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A view of the Larson B Ice Shelf (Antarctica) breaking apart in 2002, compiled using MODIS images
Courtesy of the National Snow and Ice Data Center

Ice Shelves

Ice shelves are a part of the Earth's cryosphere. Ice shelves are usually extensions of glaciers or ice sheets that cover the land. An ice shelf is a part of an ice sheet that extends from land out over the ocean. The ice is tethered to the land by the attached glacier or ice sheet and it is floating in the ocean water at its outer reaches.

There are ice shelves in both the north and south polar regions. In the north polar region, ice shelves can be found attached to the edges of Ellesmere Island, Canada and attached to Greenland. In the south polar region, there are many ice shelves attached to the continent of Antarctica. In fact, ice shelves in the south polar region are found along almost half of the coastline of Antarctica. The largest ice shelf in Antarctica is the Ross Ice Shelf, which is approximately the size of France.

Just like the glacial ice it is connected to, the ice in an ice shelf flows over time. As the ice flows and extends further offshore, large pieces of ice break off of the end of the ice shelf into the ocean during the summer. This process is called calving. The large chunks of ice that are calved off into the ocean are called icebergs. Antarctic ice shelves can calve icebergs that are over 80 kilometers long. This process of icebergs calving into the ocean is natural, however, more calving is happening today because of global warming.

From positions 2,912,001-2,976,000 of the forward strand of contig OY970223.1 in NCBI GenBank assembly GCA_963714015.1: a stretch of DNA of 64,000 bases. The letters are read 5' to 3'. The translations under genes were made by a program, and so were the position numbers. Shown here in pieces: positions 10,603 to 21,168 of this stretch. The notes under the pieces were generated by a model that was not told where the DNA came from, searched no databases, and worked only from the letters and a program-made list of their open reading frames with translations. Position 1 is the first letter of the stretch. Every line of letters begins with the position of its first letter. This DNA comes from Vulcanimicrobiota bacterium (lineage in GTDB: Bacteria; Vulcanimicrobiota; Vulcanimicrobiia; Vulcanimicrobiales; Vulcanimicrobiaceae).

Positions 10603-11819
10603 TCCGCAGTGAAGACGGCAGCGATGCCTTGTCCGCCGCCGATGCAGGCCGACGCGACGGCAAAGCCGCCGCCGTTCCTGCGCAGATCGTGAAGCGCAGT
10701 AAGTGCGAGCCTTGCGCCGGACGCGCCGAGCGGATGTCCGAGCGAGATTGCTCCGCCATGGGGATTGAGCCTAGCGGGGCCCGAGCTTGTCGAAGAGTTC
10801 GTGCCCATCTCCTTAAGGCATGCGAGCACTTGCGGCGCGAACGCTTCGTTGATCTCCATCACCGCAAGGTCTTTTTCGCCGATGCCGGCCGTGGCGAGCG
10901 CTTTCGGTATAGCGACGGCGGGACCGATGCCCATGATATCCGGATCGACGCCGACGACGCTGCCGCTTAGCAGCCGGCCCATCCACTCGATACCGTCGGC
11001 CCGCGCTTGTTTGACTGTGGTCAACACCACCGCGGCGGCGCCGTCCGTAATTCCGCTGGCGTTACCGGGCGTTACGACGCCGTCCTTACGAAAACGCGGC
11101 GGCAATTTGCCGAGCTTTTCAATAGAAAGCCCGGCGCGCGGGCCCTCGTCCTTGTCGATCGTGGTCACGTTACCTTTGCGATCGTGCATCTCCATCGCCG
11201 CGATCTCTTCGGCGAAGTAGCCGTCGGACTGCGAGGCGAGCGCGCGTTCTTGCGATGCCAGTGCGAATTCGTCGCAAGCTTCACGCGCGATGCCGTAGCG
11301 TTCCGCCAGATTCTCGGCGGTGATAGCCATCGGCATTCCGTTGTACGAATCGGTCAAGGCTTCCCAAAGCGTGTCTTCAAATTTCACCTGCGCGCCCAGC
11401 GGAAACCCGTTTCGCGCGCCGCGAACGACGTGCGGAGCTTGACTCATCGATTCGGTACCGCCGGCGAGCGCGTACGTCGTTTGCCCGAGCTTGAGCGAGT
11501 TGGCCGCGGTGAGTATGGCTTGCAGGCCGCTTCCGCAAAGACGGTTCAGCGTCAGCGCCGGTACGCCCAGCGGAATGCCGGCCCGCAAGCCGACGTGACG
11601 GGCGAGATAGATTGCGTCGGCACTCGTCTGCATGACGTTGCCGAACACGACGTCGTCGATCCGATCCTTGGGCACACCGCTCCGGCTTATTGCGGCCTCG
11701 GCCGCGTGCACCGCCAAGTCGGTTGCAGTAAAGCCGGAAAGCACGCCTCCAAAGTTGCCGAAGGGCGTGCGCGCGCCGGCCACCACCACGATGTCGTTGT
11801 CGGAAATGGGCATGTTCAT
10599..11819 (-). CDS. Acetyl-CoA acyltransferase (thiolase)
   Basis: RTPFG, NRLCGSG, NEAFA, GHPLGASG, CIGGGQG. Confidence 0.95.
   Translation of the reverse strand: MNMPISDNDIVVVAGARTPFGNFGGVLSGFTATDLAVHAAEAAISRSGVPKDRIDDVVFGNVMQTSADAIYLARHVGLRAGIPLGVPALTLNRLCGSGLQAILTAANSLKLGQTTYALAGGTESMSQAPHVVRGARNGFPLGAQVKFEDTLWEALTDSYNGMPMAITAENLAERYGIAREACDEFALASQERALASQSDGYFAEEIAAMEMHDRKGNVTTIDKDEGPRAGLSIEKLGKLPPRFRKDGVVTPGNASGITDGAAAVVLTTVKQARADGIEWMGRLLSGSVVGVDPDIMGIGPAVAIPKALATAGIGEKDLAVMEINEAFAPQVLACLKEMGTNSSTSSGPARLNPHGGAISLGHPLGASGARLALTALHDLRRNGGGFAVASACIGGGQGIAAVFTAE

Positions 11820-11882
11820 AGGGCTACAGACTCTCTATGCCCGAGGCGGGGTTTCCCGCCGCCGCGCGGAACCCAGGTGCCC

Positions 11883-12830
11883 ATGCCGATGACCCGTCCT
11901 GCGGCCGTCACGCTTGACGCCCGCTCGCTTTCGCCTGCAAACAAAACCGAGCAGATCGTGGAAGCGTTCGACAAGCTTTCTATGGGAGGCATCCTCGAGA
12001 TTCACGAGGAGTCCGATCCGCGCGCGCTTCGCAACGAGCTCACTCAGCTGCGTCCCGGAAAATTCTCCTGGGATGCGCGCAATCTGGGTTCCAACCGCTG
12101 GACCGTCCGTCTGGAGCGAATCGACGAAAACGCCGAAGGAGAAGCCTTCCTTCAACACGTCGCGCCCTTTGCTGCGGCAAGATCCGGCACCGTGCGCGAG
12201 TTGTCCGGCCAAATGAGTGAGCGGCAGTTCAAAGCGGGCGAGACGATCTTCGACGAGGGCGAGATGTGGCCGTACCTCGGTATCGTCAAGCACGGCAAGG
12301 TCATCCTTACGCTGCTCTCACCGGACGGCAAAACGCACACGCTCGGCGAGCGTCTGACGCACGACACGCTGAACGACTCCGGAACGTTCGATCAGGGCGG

Ice shelves act somewhat like bookends, confining a glacier or ice cap to the land. Global warming has been causing those bookends to melt. There is concern that if some of the world’s larger ice shelves were to break off into the ocean at the point where they connect to the land (called the grounding line), there would be nothing left to hold the glaciers and ice sheets on the land. The formation of icebergs from ice shelves does not cause the sea level to change because both the ice shelf and the iceberg that calves off of it are floating in the water. However, after an ice shelf breaks apart, the glacier that it had supported moves faster towards the sea, its front calving rapidly into the ocean, and sea level rises.

In February 2002, an Antarctic ice shelf called Larson B collapsed into the ocean. A few years before, the nearby Larson A Ice Shelf collapsed. Scientists have found that the ice sheet that had been supported by these ice shelves is now moving eight times faster than it was before the supporting ice shelves collapsed. If all of the ice shelves that surround the West Antarctic Ice Sheet collapsed and the ice sheet moved into the ocean, global sea level would rise approximatley 8 meters. Thirteen of the world's 20 largest cities are within a few meters of sea level today. An increase in sea level of this magnitude would flood many of them.

Last modified January 29, 2007 by Lisa Gardiner.

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